P3s bad

I found Keith Halliday’s article “One picture worth a thousand economic words,” March 24 issue, provided a perspective that left me wanting to probe more deeply.

I found Keith Halliday’s article “One picture worth a thousand economic words,” March 24 issue, provided a perspective that left me wanting to probe more deeply.

I was particularly troubled by his suggestion that “the Whistle Bend continuing care facility could be run by an independent foundation or even private healthcare company” and “social and retirement housing can be built and operated by non-profits or companies, instead of government agencies.”

There has been considerable research done over the last 10 years about the impact of for-profit ownership of long-term care, assisted living and residential care for older adults. Much of it is very disturbing. I’ve looked at credible research from Parkland Institute (University of Alberta), York University, Canadian Health Coalition and the Canadian Centre for Policy Alternatives. In addition I have followed news stories of recent lawsuits in Edmonton and Ontario for negligence and abuse against Revera, which operates privately run long-term care facilities in Canada, U.S. and U.K.

According to Margaret McGregor of UBC, author of a report different models for providing long-term care, “generally for-profit are less likely to provide good care than nonprofit or public facilities.” Numerous studies show that the quality of care is directly related to the staffing levels, type of staff and the training of that staff. For-profit facilities are likely to have lower staffing levels in order to reduce their costs and increase profit for their shareholders.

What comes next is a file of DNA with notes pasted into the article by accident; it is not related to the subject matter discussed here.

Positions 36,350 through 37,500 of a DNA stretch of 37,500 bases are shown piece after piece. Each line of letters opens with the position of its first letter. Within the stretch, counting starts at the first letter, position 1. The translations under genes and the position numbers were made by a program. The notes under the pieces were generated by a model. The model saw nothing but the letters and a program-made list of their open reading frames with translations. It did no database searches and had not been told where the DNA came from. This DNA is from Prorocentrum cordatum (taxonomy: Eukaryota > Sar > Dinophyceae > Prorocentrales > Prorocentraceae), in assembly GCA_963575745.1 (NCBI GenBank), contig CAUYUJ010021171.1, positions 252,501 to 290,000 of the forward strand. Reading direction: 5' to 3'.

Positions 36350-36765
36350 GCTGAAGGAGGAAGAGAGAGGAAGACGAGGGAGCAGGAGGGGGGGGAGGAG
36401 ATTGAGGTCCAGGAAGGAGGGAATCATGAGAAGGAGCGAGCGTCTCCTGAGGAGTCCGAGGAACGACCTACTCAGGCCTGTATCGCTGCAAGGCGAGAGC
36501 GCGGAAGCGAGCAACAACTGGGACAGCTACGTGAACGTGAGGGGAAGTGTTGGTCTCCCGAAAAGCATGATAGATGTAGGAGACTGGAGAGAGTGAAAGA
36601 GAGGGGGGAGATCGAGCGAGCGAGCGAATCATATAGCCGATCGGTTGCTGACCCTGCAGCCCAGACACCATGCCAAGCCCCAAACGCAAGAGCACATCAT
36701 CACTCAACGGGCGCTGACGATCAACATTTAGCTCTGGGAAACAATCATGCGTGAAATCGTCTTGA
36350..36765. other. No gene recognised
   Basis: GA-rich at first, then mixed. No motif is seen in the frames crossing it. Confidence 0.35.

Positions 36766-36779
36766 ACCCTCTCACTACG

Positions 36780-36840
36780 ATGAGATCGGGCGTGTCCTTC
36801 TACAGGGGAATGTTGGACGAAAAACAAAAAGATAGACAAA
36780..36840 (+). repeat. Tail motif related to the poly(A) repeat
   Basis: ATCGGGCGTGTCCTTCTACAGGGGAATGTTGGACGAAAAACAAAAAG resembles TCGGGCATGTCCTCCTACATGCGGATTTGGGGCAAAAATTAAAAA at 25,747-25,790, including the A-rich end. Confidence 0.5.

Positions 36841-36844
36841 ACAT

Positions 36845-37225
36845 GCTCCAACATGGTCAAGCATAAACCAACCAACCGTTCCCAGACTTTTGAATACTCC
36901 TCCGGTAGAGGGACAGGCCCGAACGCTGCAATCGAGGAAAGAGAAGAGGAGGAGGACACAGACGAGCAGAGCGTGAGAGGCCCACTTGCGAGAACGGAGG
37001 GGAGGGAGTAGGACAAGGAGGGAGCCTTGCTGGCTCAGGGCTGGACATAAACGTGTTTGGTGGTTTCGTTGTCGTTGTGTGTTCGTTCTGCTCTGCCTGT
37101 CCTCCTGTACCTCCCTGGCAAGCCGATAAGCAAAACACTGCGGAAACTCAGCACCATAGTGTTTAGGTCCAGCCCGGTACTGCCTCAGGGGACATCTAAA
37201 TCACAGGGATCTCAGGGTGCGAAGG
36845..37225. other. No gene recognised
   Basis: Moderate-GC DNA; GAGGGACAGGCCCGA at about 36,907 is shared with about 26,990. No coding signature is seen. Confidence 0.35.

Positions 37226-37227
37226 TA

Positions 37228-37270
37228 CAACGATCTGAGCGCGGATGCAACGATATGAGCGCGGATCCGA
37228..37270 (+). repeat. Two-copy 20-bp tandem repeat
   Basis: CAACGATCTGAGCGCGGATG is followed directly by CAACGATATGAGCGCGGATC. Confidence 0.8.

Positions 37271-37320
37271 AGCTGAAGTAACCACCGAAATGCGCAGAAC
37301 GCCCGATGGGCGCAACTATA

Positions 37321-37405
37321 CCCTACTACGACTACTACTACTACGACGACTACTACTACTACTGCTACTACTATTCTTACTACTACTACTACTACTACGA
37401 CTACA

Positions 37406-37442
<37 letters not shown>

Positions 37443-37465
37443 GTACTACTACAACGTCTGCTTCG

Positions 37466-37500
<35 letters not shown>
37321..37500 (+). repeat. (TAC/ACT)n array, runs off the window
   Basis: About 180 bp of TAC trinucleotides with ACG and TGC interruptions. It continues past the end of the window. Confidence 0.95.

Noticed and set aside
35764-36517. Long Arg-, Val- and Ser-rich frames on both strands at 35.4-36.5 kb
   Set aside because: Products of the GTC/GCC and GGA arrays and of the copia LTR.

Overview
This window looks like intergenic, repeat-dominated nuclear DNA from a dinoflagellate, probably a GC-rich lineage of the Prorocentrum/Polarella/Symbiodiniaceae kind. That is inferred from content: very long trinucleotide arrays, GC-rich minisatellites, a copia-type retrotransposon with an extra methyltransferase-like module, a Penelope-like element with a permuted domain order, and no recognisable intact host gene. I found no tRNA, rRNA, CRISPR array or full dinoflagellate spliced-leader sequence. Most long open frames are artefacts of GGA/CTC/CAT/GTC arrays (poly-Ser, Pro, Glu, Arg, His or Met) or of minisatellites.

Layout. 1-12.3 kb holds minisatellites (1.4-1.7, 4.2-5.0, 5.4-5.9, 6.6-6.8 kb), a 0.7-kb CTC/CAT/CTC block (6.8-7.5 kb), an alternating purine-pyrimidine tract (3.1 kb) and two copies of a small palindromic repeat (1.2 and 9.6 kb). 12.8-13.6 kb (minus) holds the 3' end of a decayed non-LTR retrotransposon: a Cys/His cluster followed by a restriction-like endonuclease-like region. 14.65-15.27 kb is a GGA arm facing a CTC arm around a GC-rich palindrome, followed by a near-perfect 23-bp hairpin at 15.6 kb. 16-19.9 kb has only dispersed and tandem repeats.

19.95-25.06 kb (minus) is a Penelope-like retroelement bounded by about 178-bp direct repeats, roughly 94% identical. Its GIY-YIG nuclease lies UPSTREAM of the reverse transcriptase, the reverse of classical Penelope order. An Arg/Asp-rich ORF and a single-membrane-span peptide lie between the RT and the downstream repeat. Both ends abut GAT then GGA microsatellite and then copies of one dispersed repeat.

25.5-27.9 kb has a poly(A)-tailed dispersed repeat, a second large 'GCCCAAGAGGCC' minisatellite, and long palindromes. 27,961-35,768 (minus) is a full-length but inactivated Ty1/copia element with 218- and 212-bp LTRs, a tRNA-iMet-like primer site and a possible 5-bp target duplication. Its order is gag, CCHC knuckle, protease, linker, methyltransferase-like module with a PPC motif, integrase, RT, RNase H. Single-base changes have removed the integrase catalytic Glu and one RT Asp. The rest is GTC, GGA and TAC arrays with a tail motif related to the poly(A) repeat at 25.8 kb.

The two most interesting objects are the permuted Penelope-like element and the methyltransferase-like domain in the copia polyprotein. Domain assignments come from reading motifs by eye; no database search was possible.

Public-private partnerships (P3s) as Halliday seems to recommend, are, according to the Canadian Health Coalition, being used by governments because they keep the full cost of building new facilities out of the government’s budget. But in the long run they cost the taxpayer more, are often inefficient and sometimes don’t meet the requirements for which they were built.

I believe that turning to privatization and for-profit models to deliver health care is not in the best interest of older adults and the health care system. We need to develop a made in Yukon healthcare plan that provides equitable and accessible service and meets established standards of practice based on research.

Lillian Nakamura Maguire,

Whitehorse

Just Posted

What a relief: Art Anonymous raises money for Yukon artists in need

‘The reality is an artist’s life is hard’

Canada withdraws Klondike world heritage site bid

Governments refuse to release assessment report

Yukon picks site of territory’s first pot shop

Shop will take over lease of a building used by Department of Highways and Public Works for storage

Another kick at the mayoral can for Wilf Carter

‘About 2,000 people’ asked him to run, candidate claims

Sentencing hearing held for Whitehorse man convicted in 2016 slashing

Wesley Quash was convicted of aggravated assault after cutting a man’s face open

Sunshine, warmth for Pine Grove run

Hundreds of students take part

Yukon government eyes ways to cut garbage going to landfills

‘For our municipalities, this has been a real concern’

Whitehorse apartment owner pleads guilty to violating fire safety rules

Tummel Holdings, which owns Skyline Apartments in Riverdale, pleaded guilty to two charges May 15

Proxy voting questioned at Whitehorse council meeting

‘It’s actually been removed from the Elections Act at a territorial level’

Polarettes excel at Delta Invitational

‘We definitely came back with a lot more than was expected’

Most Read